In October 2017, Ethiopia’s Somali Regional State developed and endorsed a regional durable solutions strategy, the first of its kind in both the Somali Regional State and in Ethiopia.3 The strategy adopts the definition of an IDP proposed by the Guiding Principles on Internal Displacement while recognising the specific challenges that exist in Ethiopia regarding such a definition, particularly in relation to pastoralists.
The strategy was spearheaded by the Durable Solutions Working Group (DSWG) and is aligned with international principles and frameworks including the Guiding Principles, the Inter-Agency Standing Committee Framework on Durable Solutions for IDPs and the Kampala Convention, plus relevant national tools. Although only regional in scope, this is the first framework developed and endorsed in Ethiopia that specifically targets internal displacement. It has stimulated the interest of other Ethiopian regions (including Afar, Gambella and Oromia) in embracing a comprehensive approach to addressing internal displacement, and this in turn has attracted the attention of policymakers at a national level; Ethiopia’s first national consultation, held in late 2017, prompted tentative steps towards developing a national IDP policy, and the recovery needs of IDPs have been reflected in the country’s national humanitarian planning process for the first time.
Notwithstanding some progress made, there are still some urgent tasks to be tackled. One challenge is to bring everyone on board in implementing the strategy as it requires the concerted effort of all stakeholders, involving all sectors, under the leadership of the government. In addition, more attention will need to be paid to the reality of the limited resources and insufficient technical capacity of regional implementers. Addressing the first may require those agencies participating in the DSWG to develop a collective strategy. On the second issue of capacity, IOM has been providing capacity building on durable solutions – for instance, two-day training sessions in late 2017 for a total of 73 regional government officials (working in justice, microfinance, health, etc.) in Gambella, Somali Regional State and Afar on topics such as early recovery and the various international/African/Ethiopian frameworks on internal displacement.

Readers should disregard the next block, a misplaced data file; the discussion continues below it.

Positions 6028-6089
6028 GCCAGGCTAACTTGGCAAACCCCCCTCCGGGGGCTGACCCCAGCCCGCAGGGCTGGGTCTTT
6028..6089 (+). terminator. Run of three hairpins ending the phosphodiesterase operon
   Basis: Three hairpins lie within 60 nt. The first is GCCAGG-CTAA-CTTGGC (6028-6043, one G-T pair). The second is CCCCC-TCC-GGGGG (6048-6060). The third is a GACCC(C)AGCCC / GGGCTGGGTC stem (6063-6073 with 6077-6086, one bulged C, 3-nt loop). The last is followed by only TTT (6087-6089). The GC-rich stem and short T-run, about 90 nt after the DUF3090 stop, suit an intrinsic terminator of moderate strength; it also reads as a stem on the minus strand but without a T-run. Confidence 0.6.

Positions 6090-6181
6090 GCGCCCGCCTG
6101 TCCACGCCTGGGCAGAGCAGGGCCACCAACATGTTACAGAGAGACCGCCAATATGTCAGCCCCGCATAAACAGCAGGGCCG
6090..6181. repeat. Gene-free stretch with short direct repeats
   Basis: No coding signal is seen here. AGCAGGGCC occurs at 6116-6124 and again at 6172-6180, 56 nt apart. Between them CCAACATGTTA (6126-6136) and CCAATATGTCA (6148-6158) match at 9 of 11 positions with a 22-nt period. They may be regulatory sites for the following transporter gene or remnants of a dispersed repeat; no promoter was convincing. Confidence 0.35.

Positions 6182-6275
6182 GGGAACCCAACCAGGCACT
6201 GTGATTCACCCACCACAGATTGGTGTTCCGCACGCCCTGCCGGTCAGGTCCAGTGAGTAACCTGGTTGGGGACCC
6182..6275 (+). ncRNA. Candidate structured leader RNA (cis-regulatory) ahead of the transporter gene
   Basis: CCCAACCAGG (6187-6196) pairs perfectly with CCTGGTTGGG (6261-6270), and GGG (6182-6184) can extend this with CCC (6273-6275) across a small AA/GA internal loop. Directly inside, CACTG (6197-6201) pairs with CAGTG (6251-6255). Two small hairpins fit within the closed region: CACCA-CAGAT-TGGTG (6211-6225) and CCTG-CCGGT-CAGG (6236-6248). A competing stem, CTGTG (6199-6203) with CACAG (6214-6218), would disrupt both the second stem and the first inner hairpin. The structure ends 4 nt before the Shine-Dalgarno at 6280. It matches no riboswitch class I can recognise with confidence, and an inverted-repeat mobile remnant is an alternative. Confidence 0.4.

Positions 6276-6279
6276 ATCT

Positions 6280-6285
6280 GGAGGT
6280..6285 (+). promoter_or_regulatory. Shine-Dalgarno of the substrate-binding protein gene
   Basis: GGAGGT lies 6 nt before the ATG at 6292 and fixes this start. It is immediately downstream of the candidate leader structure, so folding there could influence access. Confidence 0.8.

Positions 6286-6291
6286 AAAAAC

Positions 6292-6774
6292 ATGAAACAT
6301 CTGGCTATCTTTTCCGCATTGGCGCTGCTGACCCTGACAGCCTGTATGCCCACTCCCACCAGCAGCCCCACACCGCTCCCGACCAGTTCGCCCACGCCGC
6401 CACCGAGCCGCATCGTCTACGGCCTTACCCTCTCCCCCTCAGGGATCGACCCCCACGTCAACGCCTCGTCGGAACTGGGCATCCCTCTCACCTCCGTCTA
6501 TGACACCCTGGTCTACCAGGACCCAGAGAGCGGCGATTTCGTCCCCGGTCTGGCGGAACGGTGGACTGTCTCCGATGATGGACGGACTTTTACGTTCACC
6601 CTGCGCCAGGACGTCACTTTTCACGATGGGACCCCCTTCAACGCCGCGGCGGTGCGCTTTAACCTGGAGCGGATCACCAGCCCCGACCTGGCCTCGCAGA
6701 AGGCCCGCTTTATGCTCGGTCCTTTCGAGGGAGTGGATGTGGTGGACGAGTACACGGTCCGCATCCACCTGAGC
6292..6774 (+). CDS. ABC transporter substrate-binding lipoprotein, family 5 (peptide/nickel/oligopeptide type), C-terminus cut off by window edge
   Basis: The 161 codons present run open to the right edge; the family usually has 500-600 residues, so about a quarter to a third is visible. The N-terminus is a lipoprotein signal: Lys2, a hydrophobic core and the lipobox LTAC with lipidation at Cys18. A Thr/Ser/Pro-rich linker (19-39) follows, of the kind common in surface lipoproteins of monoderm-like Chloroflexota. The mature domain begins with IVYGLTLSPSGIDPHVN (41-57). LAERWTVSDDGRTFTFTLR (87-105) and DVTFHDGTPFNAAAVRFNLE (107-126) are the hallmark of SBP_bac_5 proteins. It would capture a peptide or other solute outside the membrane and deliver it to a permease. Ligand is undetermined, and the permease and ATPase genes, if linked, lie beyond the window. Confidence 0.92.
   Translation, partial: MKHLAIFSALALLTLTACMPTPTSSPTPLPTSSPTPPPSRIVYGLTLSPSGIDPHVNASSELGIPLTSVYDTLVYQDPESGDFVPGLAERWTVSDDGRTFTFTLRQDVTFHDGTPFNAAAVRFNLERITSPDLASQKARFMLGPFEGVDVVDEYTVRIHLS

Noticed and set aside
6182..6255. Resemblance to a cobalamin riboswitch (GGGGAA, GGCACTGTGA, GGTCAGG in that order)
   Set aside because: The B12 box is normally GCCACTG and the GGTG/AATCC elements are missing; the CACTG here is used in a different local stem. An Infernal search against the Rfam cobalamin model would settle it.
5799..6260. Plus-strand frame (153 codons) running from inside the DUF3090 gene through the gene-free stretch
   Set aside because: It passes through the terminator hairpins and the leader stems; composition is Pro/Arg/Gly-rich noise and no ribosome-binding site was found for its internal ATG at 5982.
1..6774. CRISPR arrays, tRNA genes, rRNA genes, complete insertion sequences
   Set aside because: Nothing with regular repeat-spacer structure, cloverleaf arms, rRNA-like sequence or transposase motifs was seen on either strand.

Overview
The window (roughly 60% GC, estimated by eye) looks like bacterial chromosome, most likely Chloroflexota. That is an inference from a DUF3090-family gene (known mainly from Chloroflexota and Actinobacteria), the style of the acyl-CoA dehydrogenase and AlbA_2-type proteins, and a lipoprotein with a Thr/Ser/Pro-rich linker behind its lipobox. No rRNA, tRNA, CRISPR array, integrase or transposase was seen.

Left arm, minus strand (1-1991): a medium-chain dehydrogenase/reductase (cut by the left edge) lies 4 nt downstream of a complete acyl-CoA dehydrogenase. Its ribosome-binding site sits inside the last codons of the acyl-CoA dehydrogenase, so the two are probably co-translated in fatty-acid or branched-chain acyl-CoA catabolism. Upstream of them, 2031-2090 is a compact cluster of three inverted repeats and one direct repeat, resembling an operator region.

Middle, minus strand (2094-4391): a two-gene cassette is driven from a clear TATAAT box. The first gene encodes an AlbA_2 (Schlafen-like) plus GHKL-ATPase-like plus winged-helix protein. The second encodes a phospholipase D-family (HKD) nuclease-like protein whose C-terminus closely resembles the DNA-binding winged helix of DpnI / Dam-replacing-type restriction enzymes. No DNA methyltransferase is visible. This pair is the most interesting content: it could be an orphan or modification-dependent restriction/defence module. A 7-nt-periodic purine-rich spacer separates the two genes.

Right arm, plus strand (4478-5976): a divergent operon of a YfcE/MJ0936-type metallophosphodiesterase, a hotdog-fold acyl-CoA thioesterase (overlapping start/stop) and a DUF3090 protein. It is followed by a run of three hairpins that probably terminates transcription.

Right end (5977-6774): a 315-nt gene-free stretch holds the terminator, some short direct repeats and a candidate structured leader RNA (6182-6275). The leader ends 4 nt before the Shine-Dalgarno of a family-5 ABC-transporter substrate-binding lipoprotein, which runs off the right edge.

More fundamentally, however, there is a lack of longitudinal, multi-dimensional and cross-sectional analysis to inform policy development. Hence, functions of the existing information management system on internal displacement such as IOM’s Displacement Tracking Matrix (DTM) should be expanded from the collection of data for the purpose of guiding the planning and coordination of short-term humanitarian response to the generation – by academia and/or multiple agencies in collaboration – of a body of evidence that can support progress towards solutions and future policy decisions.
A few years ago there were no data generally on IDPs (reflecting the government’s sensitivities on the subject). Systematic data collection and displacement mapping by IOM started at the lowest administrative level but as more actors sought to use the data to inform their planning, the information management system was gradually expanded to cover the whole country. All cluster leads in Ethiopia now rely on DTM for their sectoral planning, and from 2017 the federal government endorsed the tool.
Crucially, there also needs to be strategic dialogue to de-sensitise and de-politicise discussions and processes around internal displacement. It is significant that the evolving national-level engagement on internal displacement in general and durable solutions in particular emerged from work done at the regional level in Regional States such as Somali and Gambella that had suffered massive and recurrent displacements. The involvement of the regional governments in both the provision of assistance and in discussions about IDPs’ needs paved the way gradually for the federal government’s own engagement, initially in humanitarian response to internal displacement and now in seeking durable solutions.
Behigu Habte email@example.com
Emergency and Post-Crisis Programme Officer